Keywords:Typhoon, Heavy Rainfall, Future Change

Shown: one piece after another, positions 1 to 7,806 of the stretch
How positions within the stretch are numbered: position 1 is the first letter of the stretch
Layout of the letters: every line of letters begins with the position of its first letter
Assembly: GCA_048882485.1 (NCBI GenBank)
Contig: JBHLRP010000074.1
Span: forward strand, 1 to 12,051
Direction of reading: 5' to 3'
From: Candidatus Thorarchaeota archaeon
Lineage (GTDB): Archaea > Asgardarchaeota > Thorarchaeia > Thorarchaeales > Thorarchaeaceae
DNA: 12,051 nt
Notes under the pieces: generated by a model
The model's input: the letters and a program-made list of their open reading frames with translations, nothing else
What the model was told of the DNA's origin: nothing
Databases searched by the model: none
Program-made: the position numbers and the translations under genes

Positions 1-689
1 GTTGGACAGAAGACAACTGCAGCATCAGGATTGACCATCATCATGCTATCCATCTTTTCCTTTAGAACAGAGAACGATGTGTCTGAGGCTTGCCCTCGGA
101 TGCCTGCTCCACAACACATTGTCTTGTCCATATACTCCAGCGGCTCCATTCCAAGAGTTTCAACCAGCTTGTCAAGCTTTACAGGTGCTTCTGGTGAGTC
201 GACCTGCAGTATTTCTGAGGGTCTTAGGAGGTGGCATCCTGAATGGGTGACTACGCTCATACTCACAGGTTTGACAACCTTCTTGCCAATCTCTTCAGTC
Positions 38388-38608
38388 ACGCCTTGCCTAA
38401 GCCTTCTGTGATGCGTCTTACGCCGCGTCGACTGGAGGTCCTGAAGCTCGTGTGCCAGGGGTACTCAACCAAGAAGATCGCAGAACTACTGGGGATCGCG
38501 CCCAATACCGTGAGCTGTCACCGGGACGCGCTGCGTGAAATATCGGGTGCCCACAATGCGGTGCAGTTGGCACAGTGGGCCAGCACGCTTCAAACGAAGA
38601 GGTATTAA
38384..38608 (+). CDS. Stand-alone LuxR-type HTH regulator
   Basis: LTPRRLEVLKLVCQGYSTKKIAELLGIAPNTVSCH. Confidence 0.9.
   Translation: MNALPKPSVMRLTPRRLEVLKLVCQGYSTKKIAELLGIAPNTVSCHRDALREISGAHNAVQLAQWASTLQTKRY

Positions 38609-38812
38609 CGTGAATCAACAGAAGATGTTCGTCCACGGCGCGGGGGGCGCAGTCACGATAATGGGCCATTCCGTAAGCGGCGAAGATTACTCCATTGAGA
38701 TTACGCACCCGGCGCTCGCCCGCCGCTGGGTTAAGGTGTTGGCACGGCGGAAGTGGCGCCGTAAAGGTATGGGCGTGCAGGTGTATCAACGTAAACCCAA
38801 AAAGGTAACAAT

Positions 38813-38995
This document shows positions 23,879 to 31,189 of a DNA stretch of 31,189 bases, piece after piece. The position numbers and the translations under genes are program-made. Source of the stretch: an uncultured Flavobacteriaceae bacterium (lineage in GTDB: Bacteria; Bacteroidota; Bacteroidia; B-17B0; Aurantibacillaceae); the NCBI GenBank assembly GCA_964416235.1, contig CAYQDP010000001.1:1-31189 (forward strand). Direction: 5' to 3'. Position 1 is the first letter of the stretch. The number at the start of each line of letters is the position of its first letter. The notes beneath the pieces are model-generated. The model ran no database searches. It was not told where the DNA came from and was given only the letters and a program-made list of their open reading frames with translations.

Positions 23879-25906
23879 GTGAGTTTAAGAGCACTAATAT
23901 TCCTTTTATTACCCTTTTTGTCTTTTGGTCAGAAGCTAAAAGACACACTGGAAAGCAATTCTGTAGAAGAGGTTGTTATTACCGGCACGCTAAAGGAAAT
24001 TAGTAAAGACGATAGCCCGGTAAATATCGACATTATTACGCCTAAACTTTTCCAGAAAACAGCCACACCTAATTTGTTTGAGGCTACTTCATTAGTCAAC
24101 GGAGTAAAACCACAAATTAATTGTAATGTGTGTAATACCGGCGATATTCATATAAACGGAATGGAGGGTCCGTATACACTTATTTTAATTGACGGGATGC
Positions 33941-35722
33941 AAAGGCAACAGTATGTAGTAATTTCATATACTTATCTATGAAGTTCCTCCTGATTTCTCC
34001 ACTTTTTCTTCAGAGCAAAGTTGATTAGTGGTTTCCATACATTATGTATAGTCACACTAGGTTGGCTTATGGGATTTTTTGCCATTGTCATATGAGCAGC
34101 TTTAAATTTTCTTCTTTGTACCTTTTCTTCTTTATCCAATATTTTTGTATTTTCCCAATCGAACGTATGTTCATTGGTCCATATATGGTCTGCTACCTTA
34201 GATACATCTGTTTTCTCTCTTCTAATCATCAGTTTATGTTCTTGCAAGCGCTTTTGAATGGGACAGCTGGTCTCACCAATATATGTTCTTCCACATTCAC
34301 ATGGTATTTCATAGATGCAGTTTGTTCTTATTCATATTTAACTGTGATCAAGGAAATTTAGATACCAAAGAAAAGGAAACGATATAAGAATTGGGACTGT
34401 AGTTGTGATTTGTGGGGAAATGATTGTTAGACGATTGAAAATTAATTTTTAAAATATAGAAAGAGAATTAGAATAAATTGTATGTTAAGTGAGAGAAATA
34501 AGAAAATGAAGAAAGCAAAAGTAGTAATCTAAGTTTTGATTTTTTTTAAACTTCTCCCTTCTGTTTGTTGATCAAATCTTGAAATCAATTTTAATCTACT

In August 2016, eastern Hokkaido in northern Japan had unusual typhoon landfalls (TY1607, TY1609 and T1611, Fig. 1) and experienced heavy rainfall events that caused severe disasters. To understand the impact of global warming on typhoon-related rainfall in such midlatitude regions, numerical experiments on one of the typhoons in August 2016, Typhoon Chanthu (TY1607), were conducted by using a high-resolution three-dimensional atmosphere–ocean coupled regional model in current and pseudo-global warming (PGW) climates. The model used in the study is a high-resolution three-dimensional atmosphere–ocean coupled regional model composed of the Cloud Resolving Storm Simulator version 3.4.1 (CReSS; Tsuboki and Sakakibara 2002) for the atmospheric part and the Non-Hydrostatic Ocean model for the Earth Simulator (NHOES; Aiki et al. 2006, 2011) for the oceanic part. The coupled model is referred to as CReSS–NHOES (Aiki et al. 2015). The horizontal domain of the coupled model spans 132°E–155°E and 25°N–50°N (Fig. 1), and is discretized with a grid spacing of 0.04° by 0.04°.The PGW simulations were conducted by the same procedure as in Kanada et al. (2017). The amount, intensity, and duration of rainfall in eastern Hokkaido associated with the typhoon increased in the warming climate. Due to the reduction of baroclinicity which led to a weakening of the jet streak along Japan, the PGW typhoon traveled northward with relatively slower translation speed and resulted in a delay in the landfalls for 6 h. Furthermore, large amounts of near-surface water vapor > 22 g kg–1 from the southern sea increased the convective instability around eastern Hokkaido and caused tall and intense updrafts. As a result, significant predecessor rainfall events with intense rainfall developed about 24 h before the typhoon landfall. Increased near-surface water vapor in the warming climate also enhanced rainfall associated with the typhoon passage over a widespread area. These results suggest that attention should be paid to future enhancement of heavy rainfall events in the midlatitude regions under global warming.